Story: Lisa Swift, Saleema Imam, Douglas Johnson
Affordable housing was not on the agenda for Councillors in March, despite concern from residents, Burngreave Community Action Forum and Burngreave New Deal for Communities.
In January, New Deal withdrew its investment of £1million, following a Council decision to reduce the amount of affordable housing to be built in Woodside. With only about 30 of the 200 new homes likely to be classed as ‘affordable’ much of the development will be out of reach for residents of Burngreave. 40 residents attended the BCAF quarterly meeting on 22nd February, to discuss the issue, and expressed concern about a growing housing crisis.
One resident told the meeting:
“My grandson had to rent from a landlord, when he would have loved a Council house. You just don’t know how landlords will treat them.”
Another said she had been waiting six years for a Council property. While a young woman explained:
“I want to be able to buy a small house, two bedrooms maybe, but with things as they are I can’t afford it in Burngreave. Young people have no chance.”
In defense of the plans council officers said:
“The decision has been made by Councillors in cabinet, the Council has other capitol commitments.”
David Reid, chairing the meeting, read out a resolution supporting the increase in affordable housing for Woodside and it was agreed that BCAF would host a meeting for potential councillors before the May elections (see this month's Burngreave Opportunities advert).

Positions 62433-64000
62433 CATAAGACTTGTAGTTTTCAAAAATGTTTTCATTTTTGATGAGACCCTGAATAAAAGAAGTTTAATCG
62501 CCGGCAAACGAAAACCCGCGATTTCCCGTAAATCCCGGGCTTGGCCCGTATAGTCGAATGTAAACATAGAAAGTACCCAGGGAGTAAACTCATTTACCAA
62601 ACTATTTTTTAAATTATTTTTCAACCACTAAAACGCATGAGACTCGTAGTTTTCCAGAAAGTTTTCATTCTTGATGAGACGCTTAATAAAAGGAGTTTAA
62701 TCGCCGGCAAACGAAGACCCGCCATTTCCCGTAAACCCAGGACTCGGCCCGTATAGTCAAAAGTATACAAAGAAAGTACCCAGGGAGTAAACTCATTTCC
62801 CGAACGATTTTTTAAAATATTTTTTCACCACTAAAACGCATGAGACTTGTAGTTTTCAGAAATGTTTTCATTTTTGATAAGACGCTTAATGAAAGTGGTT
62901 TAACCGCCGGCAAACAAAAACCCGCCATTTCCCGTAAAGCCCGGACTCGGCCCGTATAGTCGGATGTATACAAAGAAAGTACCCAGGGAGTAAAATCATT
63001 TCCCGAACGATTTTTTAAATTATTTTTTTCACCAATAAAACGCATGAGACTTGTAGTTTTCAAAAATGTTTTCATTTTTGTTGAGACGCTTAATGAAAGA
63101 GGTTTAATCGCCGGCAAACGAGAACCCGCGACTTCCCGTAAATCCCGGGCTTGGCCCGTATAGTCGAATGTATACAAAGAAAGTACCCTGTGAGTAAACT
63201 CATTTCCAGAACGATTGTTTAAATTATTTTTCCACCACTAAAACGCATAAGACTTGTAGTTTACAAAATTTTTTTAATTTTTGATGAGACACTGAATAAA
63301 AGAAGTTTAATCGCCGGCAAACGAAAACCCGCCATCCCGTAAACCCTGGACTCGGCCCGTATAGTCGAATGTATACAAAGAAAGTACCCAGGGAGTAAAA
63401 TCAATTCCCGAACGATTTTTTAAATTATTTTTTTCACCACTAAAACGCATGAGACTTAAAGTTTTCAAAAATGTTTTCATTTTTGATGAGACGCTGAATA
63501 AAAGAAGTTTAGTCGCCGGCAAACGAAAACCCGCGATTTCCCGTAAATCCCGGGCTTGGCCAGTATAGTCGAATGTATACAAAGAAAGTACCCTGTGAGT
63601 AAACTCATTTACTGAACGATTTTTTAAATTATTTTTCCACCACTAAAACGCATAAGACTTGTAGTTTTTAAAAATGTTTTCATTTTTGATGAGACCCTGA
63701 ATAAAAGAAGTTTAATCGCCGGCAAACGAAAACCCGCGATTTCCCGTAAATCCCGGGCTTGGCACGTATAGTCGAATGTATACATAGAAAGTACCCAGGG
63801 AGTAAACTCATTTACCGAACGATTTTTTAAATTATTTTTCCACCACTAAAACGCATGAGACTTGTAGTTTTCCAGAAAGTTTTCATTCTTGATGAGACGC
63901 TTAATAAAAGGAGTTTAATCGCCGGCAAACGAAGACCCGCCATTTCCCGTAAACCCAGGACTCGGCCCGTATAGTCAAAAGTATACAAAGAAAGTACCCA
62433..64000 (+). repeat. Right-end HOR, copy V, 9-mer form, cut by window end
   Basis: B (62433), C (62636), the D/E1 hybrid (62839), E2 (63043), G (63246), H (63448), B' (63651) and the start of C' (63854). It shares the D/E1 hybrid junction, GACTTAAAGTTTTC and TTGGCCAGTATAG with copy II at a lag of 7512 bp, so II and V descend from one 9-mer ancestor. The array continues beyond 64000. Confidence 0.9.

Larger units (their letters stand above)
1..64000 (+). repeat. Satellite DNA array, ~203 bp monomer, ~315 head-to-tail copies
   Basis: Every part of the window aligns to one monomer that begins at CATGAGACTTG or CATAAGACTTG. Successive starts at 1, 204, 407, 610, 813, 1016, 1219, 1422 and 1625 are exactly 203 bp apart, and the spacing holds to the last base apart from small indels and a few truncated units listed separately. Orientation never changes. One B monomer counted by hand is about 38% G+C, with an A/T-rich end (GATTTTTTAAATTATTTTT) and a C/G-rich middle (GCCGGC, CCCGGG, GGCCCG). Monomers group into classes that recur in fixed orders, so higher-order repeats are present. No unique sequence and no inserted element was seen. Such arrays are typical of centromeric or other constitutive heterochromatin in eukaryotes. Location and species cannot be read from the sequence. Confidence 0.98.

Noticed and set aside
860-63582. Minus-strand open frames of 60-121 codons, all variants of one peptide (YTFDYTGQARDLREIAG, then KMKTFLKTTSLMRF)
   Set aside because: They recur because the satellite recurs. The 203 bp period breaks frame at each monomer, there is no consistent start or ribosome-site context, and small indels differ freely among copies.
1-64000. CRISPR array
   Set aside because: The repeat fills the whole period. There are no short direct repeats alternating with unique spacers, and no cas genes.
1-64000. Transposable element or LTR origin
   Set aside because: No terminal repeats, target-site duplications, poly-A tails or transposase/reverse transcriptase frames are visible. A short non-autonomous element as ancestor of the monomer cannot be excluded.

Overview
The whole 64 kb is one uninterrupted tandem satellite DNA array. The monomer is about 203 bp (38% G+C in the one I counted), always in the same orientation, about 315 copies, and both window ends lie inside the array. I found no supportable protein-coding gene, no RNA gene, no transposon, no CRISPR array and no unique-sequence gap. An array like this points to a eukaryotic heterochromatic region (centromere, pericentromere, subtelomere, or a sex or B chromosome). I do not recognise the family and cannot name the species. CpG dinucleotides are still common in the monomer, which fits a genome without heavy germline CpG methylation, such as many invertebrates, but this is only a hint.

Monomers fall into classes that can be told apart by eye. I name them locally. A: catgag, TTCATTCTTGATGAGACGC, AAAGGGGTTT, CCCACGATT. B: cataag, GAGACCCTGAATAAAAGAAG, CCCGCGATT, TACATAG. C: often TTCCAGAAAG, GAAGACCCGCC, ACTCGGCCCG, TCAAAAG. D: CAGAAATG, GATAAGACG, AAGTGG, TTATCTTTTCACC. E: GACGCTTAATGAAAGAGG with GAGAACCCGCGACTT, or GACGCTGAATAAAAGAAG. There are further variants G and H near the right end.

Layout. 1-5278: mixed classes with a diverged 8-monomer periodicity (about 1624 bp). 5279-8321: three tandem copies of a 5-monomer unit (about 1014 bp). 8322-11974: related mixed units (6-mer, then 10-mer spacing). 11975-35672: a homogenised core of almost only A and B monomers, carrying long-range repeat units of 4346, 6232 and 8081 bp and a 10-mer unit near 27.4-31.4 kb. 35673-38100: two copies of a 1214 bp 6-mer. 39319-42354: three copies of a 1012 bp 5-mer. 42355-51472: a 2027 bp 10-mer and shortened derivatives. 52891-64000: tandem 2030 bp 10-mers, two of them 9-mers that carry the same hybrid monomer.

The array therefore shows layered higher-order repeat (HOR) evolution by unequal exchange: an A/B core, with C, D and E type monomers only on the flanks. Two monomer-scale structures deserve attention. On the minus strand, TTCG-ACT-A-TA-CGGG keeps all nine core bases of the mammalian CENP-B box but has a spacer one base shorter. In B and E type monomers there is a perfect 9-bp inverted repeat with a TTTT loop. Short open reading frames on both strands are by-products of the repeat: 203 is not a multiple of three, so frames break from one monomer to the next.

At the New Housing Project Group, on 27th February, Council officers explained the Councils ‘capitol commitments’ meant spending money made on the sale of Woodside, on work the Council must do across the city.
The Project Group, which is supposed to involve residents in the planning of new housing for the area, was told the decision about the number of affordable homes on Woodside was a political one, and can be changed. The Group asked for the development process to be delayed so that it could be raised with Councillors at the next Area Panel on 22nd March.
Councillors denied the request to put the matter on the agenda, but at the meeting were pushed to response to why “affordable housing” was not up for discussion.
There was no clear answer. Instead, David Shepherd, the council’s lead manager for the area, said he hoped the council would press ahead with the tendering process for developers for the Woodside estate.
In response to demands for more affordable housing, he stated that council policy was to stick with the minimum level of 15%, even though residents pointed out the Masterplan itself had recommended 20%.
The Messenger has learned that the development of Woodside is due to go ahead as planned, with the first step of asking developers to submit tenders for the work from April.
Next episode: Monday 23rd April 7.00pm at Verdon St Recreation Centre. Come along and ask your questions, get some answers.
You can find out more about the Woodside proposals by downloading the Power Point presentation below: